Pabellón criollo is a traditional recipe from Venezuela. It is actually the local version of the rice and beans combination that you can find throughout the Caribbean and Central America, for example in Costa Rica with gallo pinto. It is composed of rice, shredded beef and black beans.
This recipe is not one that you prepare in 30 minutes. However, it is not difficult to execute. This recipe is actually a combination of 3 to 4 distinct preparations. For my version of pabellón criollo, I chose to accompany my carne mechada (shredded beef) with traditional caraotas negras (black beans), rice and also tajadas (plantains). Some versions of pabellón criollo also include a fried egg.
Venezuelans call the version with plantains pabellón con barandas (barriers) as plantains placed on the side are supposed to prevent other foods from falling off the plate.
Shredded beef is a great tradition of South America and the Caribbean. It even has an unappetizing name, ropa vieja (old clothes) in some Caribbean countries such as Cuba.
In Spanish, it is traditionally known as mechar or desmechar, which literally means to separate the hair. For a bald guy like me, this was a first!
My taster this week was our maid Cecilia who tried my pabellón criollo for lunch as I had prepared this dish for our Friday night dinner. Her immediate reaction was that it reminded her of a typical Mexican and Guatemalan dish known as hilachas. All of these recipes use the same method for cooking the meat, namely first boiling it for a few hours, sometimes with vegetables such as celery and carrots, but they differ with regard to spices, ingredients and flavors used for the second part of the cooking, which asks for sautéing and simmering the meat on the stove.
Black beans are also emblematic of Venezuelan cuisine. Again, preparations for the beans have various names in different Latin countries such as frijoles, porotos, judias or habichuelas but in Caracas, they are known as caraotas. The bean is really the only ingredient of pabellón criollo that is native to indigenous Latin American. Indeed, the Europeans brought beef, rice was imported from India, and plantains are from Africa.
This dish is served with white rice. You can simply cook it the way you would normally cook white rice or as I did following a Venezuelan recipe that will give a little more flavor. Plantains are a great side to this dish, as well as a few thin slices of avocado. Plantains are easy to make, just sliced ½-inch thick and deep fried for a few minutes.
I often cook brisket in the oven, covered in liquid with various sauces and spices. I reheat leftovers with BBQ sauce and sometimes with harissa. The result is a shredded beef that is similar to the carne mechada when it comes to texture. The shredded meat is tender, very easy to eat (even for toddlers), and perfectly concentrates the different spices and aromas. So even if the boiling of the meat is a long process (3 to 4 hours), don’t let this discourage you and adopt this method for obtaining a meat that melts in your mouth like in pabellón criollo.
At home, everyone loved it, with no exception. And that’s great, because as this dish takes hours to prepare, it is better to make large quantities. Our pabellón criollo fed us the whole weekend!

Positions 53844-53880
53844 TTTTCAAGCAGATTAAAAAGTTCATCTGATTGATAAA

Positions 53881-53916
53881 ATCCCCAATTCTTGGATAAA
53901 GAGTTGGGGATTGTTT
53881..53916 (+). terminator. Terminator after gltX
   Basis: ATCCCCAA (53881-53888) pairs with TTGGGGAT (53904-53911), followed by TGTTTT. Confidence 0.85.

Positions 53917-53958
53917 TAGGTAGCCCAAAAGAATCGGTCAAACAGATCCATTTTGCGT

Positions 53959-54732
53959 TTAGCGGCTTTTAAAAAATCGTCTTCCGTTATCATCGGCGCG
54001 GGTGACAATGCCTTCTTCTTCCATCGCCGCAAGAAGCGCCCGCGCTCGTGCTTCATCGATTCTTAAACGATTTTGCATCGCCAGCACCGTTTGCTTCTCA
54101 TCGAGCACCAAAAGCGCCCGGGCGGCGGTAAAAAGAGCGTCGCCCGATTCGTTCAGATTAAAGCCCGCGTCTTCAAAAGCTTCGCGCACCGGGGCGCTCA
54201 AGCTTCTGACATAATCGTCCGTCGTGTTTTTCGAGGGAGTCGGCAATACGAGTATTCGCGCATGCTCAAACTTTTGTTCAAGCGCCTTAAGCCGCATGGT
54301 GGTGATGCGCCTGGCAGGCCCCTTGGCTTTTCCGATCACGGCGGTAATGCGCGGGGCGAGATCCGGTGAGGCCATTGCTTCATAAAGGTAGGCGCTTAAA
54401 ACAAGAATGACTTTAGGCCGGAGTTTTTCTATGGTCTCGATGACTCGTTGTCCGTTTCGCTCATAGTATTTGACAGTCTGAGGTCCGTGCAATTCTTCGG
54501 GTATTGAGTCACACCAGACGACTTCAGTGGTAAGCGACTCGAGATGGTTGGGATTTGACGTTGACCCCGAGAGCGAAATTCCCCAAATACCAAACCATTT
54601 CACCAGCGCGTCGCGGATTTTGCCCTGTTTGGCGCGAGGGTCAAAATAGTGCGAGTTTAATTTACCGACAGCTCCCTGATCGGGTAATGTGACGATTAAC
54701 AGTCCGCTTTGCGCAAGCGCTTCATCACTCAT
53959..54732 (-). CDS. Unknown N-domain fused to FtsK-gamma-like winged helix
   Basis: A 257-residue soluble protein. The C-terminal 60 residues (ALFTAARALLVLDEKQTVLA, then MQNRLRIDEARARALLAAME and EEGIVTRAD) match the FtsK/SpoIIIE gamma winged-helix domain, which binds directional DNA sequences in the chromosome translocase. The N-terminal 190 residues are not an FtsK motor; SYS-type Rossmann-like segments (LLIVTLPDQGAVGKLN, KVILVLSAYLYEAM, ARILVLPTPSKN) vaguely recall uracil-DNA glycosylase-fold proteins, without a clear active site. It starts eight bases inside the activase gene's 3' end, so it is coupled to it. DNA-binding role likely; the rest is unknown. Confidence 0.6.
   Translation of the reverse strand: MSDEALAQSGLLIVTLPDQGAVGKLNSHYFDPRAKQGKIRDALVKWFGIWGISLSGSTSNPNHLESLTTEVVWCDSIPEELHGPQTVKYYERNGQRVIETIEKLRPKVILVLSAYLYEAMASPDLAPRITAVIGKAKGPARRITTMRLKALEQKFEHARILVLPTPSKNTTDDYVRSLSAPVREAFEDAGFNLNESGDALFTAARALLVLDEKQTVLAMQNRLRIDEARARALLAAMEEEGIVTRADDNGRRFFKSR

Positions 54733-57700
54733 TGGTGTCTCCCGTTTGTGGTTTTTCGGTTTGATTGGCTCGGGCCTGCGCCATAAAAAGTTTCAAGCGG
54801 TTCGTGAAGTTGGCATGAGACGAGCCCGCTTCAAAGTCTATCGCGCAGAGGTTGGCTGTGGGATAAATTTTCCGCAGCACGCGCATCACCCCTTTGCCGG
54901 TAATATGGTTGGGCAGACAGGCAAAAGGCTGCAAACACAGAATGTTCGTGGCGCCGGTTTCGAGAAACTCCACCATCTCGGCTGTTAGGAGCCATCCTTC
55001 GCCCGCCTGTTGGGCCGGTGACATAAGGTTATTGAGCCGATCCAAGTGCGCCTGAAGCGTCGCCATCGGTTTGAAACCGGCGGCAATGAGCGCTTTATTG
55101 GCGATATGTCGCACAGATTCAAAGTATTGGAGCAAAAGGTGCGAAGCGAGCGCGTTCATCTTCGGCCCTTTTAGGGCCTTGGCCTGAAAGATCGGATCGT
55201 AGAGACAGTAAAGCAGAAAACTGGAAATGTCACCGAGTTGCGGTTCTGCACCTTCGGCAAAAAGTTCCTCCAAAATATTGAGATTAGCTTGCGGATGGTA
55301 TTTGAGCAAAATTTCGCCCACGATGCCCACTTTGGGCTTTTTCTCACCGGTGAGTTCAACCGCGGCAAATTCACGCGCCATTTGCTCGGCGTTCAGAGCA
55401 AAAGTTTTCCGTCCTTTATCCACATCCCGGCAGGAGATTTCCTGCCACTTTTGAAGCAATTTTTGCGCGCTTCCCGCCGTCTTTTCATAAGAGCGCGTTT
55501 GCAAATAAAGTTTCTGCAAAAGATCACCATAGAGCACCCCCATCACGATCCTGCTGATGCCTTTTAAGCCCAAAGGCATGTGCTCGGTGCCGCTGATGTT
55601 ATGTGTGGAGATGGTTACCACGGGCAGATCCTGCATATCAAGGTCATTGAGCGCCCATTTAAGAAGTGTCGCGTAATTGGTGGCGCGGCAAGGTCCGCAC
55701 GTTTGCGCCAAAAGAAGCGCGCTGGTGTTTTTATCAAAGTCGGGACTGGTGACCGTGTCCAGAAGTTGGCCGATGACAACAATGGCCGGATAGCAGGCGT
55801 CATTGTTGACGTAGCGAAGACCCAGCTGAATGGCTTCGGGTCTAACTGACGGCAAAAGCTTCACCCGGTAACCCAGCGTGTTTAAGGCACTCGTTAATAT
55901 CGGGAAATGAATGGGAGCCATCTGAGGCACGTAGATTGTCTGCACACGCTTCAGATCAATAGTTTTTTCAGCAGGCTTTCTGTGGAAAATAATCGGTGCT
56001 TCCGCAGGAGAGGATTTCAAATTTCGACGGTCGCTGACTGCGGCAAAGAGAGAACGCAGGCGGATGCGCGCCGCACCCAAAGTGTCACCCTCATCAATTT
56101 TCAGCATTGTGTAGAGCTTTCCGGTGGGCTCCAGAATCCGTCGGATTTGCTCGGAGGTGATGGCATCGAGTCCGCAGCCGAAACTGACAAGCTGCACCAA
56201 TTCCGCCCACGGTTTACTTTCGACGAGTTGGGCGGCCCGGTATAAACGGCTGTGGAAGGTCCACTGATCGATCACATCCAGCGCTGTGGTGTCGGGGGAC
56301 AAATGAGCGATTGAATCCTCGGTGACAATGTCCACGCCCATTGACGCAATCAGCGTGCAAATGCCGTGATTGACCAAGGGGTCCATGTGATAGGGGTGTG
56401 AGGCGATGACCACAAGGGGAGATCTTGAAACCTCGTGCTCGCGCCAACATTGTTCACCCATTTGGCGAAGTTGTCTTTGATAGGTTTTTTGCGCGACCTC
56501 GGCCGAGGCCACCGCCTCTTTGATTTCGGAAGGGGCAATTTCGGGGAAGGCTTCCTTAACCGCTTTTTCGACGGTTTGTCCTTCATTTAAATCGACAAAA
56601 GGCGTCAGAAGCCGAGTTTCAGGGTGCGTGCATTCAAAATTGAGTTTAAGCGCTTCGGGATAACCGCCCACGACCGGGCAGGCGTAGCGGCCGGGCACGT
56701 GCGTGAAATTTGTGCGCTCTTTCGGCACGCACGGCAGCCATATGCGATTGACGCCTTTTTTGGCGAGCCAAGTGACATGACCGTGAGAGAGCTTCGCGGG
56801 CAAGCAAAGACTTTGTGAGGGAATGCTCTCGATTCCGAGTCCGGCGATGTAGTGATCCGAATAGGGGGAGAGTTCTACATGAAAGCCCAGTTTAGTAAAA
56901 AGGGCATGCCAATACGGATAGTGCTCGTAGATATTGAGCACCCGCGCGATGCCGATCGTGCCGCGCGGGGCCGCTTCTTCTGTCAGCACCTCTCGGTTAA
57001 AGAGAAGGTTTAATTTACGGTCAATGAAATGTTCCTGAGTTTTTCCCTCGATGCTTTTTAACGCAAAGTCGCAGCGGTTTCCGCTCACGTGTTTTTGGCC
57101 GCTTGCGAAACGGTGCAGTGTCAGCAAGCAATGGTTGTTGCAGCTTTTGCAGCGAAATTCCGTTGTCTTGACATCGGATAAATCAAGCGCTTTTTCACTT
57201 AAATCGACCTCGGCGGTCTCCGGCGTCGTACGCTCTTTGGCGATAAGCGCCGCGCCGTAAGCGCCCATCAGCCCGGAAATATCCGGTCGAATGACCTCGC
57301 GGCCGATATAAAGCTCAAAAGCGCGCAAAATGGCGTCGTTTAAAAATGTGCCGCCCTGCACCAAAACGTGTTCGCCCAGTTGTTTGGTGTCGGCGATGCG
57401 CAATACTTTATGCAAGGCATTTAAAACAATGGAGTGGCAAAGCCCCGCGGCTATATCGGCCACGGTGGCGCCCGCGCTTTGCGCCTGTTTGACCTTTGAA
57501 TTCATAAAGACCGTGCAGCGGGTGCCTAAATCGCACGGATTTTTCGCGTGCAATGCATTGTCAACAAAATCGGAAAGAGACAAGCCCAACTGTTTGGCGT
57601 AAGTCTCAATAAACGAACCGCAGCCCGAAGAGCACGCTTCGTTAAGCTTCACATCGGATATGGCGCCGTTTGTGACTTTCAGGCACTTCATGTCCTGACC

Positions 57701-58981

- 1 lb beef (skirt steak or flank)
- 2 celery stalks , cut into 4 pieces
- 2 carrots , cut into 4 pieces
- 1 onion , quartered
- 1 onion , finely chopped
- 1 red pepper , diced
- 3 cloves garlic , crushed
- A little Worcestershire sauce
- 1 teaspoon cumin
- 4 tablespoons tomato sauce
- Olive oil
- 2 cups dry black beans , rinsed (preferably soaked in water overnight)
- 3 oz. ham , diced
- 1 onion , diced
- 2 cloves garlic , crushed
- 1 bay leaf
- Olive oil
- 1 cup white rice
- 2 cups water
- ½ teaspoon salt
- 1 teaspoon oil
- 1 clove garlic , crushed
- ½ onion , cut in half
- ½ green bell pepper , cut into strips
- ½ red bell pepper , cut into strips
- Boil the beef in a pot of water with celery, quartered onion and carrots.
- Bring to a boil, cover and simmer for 3 to 4 hours.
- Remove from heat and let cool.
- Once cooled, shred the meat into strands with a knife or two forks until the beef is completely shredded.
- Heat two tablespoons of olive oil in a large skillet.
- Add the diced onions and when they start to brown, add the garlic and red bell pepper, a pinch of salt, a little black pepper and cumin.
- Add beef and stir for a few minutes while sauteing.
- Add a little water, tomato sauce and Worcestershire sauce to the meat.
- Stir often to bring to boil, then reduce heat and simmer for 15 minutes.
- In a pressure cooker, add 4 tablespoons of oil. Add ham and onions and cook until onions are translucent and ham is lightly browned, about 5 minutes.
- Add the garlic and bay leaf and sauté for 1 minute.
- Add beans and stir.
- Pour the water, 1 tablespoon of salt, and pepper.
- Close the pressure cooker and bring to high pressure.
- Reduce heat to maintain pressure and cook at high pressure for 25 to 30 minutes (depending on pressure cooker).
- Remove from heat and let stand for 5 minutes.
- Open and release steam.
- If the beans are not quite cooked, simmer uncovered until they are tender.
- Add salt, oil, garlic, onion, bell pepper and rice in a large pot.
- Sauté all ingredients over high heat.
- When they are golden, add water.
- Bring to a boil, cover, and cook for about 15 minutes until the rice is tender and fluffy.
- Remove the pan from the heat and remove the chunks of onion.